\mathbb{OA}_{\mathbb{R}}^{n} is analogous to \mathbb{A}_{\mathbb{C}}^{n} from algebraic geometry because if, in the above definitions, you replace "\geq" and "<" with "=" and "\neq", replace totally ordered field extensions with field extensions, and replace cones with ideals, then you recover a description of \mathbb{A}_{\mathbb{C}}^{n}, in the sense of \text{Spec}\left(\mathbb{C}\left[x_{1},...,x_{n}\right]\right).

What about an analog of projective space? Since we're paying attention to order, we should look at spheres, not real projective space. The n-sphere over \mathbb{R}, denoted \mathbb{S}_{\mathbb{R}}^{n}, can be described as the locus of \left|\bar{x}\right|^{2}=1 in \mathbb{OA}_{\mathbb{R}}^{n}.

For any totally ordered field k, we can define \mathbb{OA}_{k}^{n} similarly to \mathbb{OA}_{\mathbb{R}}^{n}, as the space of n-types over k, defined as above, replacing \mathbb{R} with k (although a model theorist would no longer call it the space of n-types over k). The compactness theorem is not true for arbitrary k, but its corollary that \mathbb{OA}_{k}^{n} is compact still is true.

Visualizing \mathbb{OA}_{\mathbb{R}}^{n} and \mathbb{S}_{\mathbb{R}}^{n}

\mathbb{S}_{\mathbb{R}}^{n} should be thought of as the n-sphere with infinitesimals in all directions around each point. Specifically, \mathbb{S}_{\mathbb{R}}^{0} is just \mathbb{S}^{0}, a pair of points. The closed points of \mathbb{S}_{\mathbb{R}}^{n+1} are the points of \mathbb{S}^{n+1}, and for each closed point p, there is an n-sphere of infinitesimals around p, meaning a copy of \mathbb{S}_{\mathbb{R}}^{n}, each point of which has p in its closure.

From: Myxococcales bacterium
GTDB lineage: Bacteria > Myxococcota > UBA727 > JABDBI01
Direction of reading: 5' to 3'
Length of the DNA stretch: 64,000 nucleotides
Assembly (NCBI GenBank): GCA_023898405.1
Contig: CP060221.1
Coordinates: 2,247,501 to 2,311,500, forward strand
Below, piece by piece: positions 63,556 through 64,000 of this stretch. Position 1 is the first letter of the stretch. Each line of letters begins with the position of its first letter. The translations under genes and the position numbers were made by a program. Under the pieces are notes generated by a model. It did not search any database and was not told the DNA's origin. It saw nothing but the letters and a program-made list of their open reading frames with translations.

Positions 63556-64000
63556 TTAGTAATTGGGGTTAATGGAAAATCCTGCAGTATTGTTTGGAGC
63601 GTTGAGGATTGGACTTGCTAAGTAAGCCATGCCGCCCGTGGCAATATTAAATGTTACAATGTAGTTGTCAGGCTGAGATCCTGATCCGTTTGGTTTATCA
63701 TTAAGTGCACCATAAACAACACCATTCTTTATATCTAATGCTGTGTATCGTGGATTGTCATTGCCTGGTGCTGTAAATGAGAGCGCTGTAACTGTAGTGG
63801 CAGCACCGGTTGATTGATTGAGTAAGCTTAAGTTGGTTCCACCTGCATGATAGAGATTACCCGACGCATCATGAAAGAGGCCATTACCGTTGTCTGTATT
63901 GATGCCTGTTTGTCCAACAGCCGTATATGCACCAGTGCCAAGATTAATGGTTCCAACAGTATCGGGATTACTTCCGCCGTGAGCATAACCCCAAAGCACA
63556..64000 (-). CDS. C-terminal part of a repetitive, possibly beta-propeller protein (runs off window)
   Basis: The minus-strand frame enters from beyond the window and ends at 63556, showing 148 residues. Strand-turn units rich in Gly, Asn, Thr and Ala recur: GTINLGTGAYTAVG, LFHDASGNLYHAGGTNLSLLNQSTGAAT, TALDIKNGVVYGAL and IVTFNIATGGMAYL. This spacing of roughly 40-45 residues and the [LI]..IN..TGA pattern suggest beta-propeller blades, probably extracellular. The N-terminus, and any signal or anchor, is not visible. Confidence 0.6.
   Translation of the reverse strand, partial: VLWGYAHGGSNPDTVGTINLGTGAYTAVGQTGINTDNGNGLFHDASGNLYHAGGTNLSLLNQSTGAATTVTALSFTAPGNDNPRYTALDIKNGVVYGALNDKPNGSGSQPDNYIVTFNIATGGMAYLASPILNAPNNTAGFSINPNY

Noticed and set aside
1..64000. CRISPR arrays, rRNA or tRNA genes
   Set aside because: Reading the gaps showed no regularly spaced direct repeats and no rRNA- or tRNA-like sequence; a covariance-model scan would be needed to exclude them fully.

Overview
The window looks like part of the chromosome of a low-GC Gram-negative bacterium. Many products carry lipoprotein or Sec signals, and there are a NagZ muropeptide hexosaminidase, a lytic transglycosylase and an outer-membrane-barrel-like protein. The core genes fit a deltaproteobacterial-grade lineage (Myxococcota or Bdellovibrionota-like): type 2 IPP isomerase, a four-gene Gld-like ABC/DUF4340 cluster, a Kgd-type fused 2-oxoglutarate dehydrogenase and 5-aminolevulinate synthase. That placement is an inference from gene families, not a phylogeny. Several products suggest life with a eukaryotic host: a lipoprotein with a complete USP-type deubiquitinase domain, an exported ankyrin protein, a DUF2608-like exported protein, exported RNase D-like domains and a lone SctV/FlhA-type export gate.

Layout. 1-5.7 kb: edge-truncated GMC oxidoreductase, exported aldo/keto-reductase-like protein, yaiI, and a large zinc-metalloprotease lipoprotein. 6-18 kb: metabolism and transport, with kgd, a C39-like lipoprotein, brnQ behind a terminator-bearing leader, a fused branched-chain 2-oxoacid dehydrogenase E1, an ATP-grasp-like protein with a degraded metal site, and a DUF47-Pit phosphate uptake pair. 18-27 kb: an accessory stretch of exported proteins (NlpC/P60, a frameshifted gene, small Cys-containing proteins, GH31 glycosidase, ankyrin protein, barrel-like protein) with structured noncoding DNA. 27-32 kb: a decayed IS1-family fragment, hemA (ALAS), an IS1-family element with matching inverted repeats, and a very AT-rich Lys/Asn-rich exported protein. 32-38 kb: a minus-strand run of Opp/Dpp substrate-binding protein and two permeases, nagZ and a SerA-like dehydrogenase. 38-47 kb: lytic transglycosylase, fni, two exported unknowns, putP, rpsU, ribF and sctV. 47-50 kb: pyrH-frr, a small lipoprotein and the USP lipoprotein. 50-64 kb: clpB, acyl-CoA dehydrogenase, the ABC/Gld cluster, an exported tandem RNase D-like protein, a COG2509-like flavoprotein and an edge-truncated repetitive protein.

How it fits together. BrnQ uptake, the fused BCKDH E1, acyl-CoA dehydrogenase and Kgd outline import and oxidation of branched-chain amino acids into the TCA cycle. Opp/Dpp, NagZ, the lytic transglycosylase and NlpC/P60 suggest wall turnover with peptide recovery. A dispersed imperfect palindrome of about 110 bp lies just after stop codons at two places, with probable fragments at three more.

\mathbb{OA}_{\mathbb{R}}^{n} should be thought of as n-space with infinitesimals in all directions around each point, and infinities in all directions. Specifically, \mathbb{OA}_{\mathbb{R}}^{n} contains \mathbb{R}^{n}, and for each point p\in\mathbb{R}^{n}, there is an n-1-sphere of infinitesimals around p, and there is also a copy of \mathbb{S}_{\mathbb{R}}^{n-1} around the whole thing, the closed points of which are limits of rays in \mathbb{R}^{n}.

\mathbb{OA}_{\mathbb{R}}^{n} and \mathbb{S}_{\mathbb{R}}^{n} relate to each other the same way that \mathbb{R}^{n} and \mathbb{S}^{n} do. If you remove a closed point from \mathbb{S}_{\mathbb{R}}^{n}, you get \mathbb{OA}_{\mathbb{R}}^{n}, where the sphere of infinitesimals around the removed closed point becomes the sphere of infinities of \mathbb{OA}_{\mathbb{R}}^{n}.

More generally, if k is a totally ordered field, let k^{r} be its real closure. \mathbb{OA}_{k}^{n} consists of the Cauchy completion of \left(k^{r}\right)^{n} (as a metric space with distances valued in k^{r}), and for each point p\in\left(k^{r}\right)^{n} (though not for points that are limits of Cauchy sequences that do not converge in \left(k^{r}\right)^{n}), an n-1-sphere \mathbb{S}_{k}^{n-1} of infinitesimals around p, and an n-1-sphere \mathbb{S}_{k}^{n-1} around the whole thing, where \mathbb{S}_{k}^{n} is the locus of \left|\bar{x}\right|^{2}=1 in \mathbb{OA}_{k}^{n}. \mathbb{OA} does not distinguish between fields with the same real closure.

More Positivstellensätze

This Galois connection gives us a new notion of what it means for a cone to be radical, which is distinct from the old one and is better, so I will define \text{Rad}\left(C\right) to be C\left(P\left(C\right)\right). A cone C will be called radical if C=\text{Rad}\left(C\right). Again, it would be nice to be able to characterize radical cones without referring to the Galois connection. And this time, I can do it. Note that since \mathbb{OA}_{\mathbb{R}}^{n} is compact, the proof of Positivstellensatz 3 shows that in our new context, the Positivstellensatz holds for all cones, since even the subcone generated by \emptyset has a compact positive-set.